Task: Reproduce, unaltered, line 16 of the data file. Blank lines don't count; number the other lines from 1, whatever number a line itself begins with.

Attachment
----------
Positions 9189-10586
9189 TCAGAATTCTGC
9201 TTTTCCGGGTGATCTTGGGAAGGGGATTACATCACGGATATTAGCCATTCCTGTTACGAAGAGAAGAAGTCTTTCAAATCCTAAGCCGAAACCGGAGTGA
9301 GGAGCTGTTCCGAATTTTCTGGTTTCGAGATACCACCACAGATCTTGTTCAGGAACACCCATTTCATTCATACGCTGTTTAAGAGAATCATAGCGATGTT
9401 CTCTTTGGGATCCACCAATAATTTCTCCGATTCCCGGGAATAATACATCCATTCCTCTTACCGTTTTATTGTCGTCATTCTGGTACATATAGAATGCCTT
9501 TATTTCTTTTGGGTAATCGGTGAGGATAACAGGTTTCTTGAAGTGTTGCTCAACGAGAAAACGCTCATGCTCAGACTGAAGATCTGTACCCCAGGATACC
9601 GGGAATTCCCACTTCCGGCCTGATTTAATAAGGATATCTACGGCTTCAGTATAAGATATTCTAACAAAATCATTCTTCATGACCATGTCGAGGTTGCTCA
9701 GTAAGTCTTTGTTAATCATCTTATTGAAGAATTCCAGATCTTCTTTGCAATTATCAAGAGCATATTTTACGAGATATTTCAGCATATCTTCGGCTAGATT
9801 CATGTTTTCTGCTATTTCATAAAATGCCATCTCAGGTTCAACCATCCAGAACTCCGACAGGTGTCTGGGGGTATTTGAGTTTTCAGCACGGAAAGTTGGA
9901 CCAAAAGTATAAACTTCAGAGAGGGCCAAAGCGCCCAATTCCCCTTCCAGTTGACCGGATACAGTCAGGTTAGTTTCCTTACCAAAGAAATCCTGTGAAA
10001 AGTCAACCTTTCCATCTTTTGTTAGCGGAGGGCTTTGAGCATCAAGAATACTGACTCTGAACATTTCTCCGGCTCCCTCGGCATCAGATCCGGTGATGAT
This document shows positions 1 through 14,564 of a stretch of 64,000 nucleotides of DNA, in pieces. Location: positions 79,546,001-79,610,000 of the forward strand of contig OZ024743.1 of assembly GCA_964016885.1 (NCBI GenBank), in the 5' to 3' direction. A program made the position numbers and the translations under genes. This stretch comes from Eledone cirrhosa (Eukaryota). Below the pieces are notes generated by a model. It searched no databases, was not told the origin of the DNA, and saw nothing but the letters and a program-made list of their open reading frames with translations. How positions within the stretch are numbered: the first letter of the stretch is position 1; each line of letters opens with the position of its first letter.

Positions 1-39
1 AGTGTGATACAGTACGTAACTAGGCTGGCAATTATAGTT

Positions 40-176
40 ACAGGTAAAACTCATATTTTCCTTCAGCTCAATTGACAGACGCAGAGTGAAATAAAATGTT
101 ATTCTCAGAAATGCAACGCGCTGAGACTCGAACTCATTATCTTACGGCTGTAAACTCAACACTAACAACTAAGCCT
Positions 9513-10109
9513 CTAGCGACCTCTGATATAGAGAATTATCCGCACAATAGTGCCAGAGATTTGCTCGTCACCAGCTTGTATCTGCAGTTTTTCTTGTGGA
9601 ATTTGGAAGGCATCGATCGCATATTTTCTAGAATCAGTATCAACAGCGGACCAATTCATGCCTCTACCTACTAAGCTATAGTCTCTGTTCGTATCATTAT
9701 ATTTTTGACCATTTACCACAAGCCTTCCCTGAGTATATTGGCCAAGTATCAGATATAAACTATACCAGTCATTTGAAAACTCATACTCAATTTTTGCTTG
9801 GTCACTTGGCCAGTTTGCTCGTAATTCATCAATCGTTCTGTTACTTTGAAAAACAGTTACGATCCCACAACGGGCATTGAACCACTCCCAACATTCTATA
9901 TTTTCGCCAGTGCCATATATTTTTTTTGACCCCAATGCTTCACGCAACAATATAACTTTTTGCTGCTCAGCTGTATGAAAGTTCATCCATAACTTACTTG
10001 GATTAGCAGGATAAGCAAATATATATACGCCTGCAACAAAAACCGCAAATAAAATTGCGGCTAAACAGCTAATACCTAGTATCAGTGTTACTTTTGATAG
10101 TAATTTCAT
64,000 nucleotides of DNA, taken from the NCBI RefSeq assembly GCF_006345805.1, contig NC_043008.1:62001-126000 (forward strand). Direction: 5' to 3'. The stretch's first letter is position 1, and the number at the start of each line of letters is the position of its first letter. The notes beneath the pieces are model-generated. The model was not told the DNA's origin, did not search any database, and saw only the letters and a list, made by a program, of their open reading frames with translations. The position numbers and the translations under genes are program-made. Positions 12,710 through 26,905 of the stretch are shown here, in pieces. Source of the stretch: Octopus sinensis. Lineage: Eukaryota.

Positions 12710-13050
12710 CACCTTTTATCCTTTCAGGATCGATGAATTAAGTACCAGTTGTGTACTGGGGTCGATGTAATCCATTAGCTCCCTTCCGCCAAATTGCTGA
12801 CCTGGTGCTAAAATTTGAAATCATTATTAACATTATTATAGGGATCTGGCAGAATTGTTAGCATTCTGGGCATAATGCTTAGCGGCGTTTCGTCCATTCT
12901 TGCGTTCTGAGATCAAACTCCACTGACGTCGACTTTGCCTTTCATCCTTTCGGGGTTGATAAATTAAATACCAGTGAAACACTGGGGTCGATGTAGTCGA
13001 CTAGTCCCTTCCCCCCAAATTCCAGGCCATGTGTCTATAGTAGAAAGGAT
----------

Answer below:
40 ACAGGTAAAACTCATATTTTCCTTCAGCTCAATTGACAGACGCAGAGTGAAATAAAATGTT